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The Repeal Amendment: Good, Bad, and Ugly Arguments (Part 2)

Continuing from yesterday’s post, I’m rounding up and discussing arguments that have been made against the Repeal Amendment since it was introduced last week.


Today, “nullification” is the most effective label wielded against federalist challenges that would buttress the power of states. Especially with what I call “hard nullification”—where a state passes a law that expressly declares a federal law unconstitutional and sometimes enacts criminal penalties against federal officers who try to enforce said federal law—there’s plenty to be said against it. However, as indicated by the backlash against the Repeal Amendment from supporters of nullification, it’s not actually nullification.

Many nullification supporters oppose the Repeal Amendment because they believe it’s superfluous or will make nullification more difficult (see the comment on my post last week from “RBrown”). According to nullification supporters, a state retains the power to overturn unconstitutional federal laws, and does not have to find agreement with at least 33 other states before doing so. Nullification theorists have never come up with a satisfactory answer to the dilemma of how the federal government and other states should respond when a state nullifies a perfectly constitutional law (which, throughout history, has often been the case), so it’s very easy to look at the Civil War as the model outcome. There are less horrible but still serious cases, such as George Wallace’s resistance to school integration, where the National Guard has had to be called in by the federal government to enforce civil rights. Acting pursuant to a Repeal Amendment would avoid this because states would have to act in concert with a supermajority of states, leaving the federal government with no law to enforce.  (And, as discussed yesterday, constitutional rights could not be overturned pursuant to the Repeal Amendment.)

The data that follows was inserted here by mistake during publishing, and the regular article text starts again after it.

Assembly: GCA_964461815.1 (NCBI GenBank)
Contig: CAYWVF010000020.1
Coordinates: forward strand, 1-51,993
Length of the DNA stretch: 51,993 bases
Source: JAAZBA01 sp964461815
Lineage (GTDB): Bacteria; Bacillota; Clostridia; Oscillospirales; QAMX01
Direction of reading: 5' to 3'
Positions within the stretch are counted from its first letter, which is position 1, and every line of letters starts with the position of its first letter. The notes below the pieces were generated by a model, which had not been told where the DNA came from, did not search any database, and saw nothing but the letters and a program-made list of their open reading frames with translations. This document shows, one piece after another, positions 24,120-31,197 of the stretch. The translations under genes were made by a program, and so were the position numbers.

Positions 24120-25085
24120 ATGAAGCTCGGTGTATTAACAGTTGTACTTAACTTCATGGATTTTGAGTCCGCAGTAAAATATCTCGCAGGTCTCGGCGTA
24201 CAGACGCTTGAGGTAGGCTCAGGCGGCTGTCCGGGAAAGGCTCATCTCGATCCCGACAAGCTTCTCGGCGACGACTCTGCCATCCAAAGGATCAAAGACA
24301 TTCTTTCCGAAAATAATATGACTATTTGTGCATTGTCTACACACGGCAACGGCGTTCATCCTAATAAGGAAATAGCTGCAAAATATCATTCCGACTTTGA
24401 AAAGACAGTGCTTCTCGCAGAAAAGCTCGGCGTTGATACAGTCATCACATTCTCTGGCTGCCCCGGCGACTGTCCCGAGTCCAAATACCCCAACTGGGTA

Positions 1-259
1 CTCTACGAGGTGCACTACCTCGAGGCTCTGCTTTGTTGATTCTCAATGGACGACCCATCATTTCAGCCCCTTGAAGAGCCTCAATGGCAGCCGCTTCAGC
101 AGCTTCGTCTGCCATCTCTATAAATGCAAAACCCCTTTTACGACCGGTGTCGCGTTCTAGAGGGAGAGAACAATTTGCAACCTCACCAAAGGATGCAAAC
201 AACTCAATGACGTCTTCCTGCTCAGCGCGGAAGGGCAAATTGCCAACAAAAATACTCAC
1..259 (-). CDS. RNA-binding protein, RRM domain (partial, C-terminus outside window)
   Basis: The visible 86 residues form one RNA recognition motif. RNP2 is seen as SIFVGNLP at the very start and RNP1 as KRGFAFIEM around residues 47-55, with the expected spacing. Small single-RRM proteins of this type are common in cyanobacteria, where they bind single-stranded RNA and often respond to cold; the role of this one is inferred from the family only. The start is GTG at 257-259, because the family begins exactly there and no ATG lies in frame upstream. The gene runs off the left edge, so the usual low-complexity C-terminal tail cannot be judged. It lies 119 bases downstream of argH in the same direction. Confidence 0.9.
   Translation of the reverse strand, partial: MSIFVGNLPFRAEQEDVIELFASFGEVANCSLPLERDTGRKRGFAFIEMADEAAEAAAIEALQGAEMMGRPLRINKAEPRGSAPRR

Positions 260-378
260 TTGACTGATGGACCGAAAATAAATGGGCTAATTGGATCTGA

Other opponents of the Repeal Amendment err in considering the nullification because they simply focus on nullification itself.  In the case of the Repeal Amendment, states would not individually or collectively supplant the Supreme Court and would not be able to declare a law unconstitutional: rather, a supermajority (again, 34, not to make too fine a point of the number) of states would be able to overturn any law or regulation pursuant to the Constitution. The supporters of this amendment are trying to add a new check to federal power; they are not claiming that states already have this power.

I should add that in instances of what I call “soft” nullification—where states simply do not implement federal laws or pass state laws that conflict with federal law (such as the defunct Real ID requirements or medical marijuana)—the Repeal Amendment would not change anything: state recalcitrance is a political calculation that is extra-legal, but can work very well (that is, when the federal government doesn’t respond by withholding highway funds). 


This gem is worth pointing out from the Casper Star: “While we trust that secession is not the goal of the amendment, it’s not far-fetched to imagine some states using that last resort if they are unsuccessful in their efforts to undo the work of Congress.”

Forgive me for being glib, but I’d kind of like to find a banjo and sarcastically strum “Dixie.”  No state has seriously considered secession since the Civil War, and I cannot imagine how the Repeal Amendment would re-invigorate the idea. Here in Wyoming, article 1, section 37 of the state constitution states that “Wyoming is an inseparable part of the federal union.” I have seen a total of one proposal at a Wyoming event in the past year that actually suggested amending this to meet secessionist ideals; it was not well received.

Tea Party Craziness:

Almost as popular as saying “nullification” is to just yell “Tea Party” in the pejorative. Obfuscation can be very effective, unfortunately.  Some believe the proposed Repeal Amendment is just a crass effort on the part of the amendment’s sponsors (including all of Wyoming’s federal legislators) to curry favor with the Tea Party.  Perhaps, but I wonder just how threatened Wyoming’s federal legislators are in the 2012 election that they would feel the need to advance a bill just to satisfy a segment of their voting base. Considering the margins of Cynthia Lummis’s victory last November and Mike Enzi’s and John Barrasso’s in 2008 (it was an unexpired term election for Barrasso), and—as previously discussed—how the Repeal Amendment is upsetting plenty of nullification-friendly Tea Partiers, this argument does not convince.

We’ll see where the Repeal Amendment goes.  It’s not likely to go very far, just considering the makeup of the U.S. Senate, but the discussion has been fruitful, and I hope it continues.

Feel free to comment with further discussion!

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Monday, 23 October 2017
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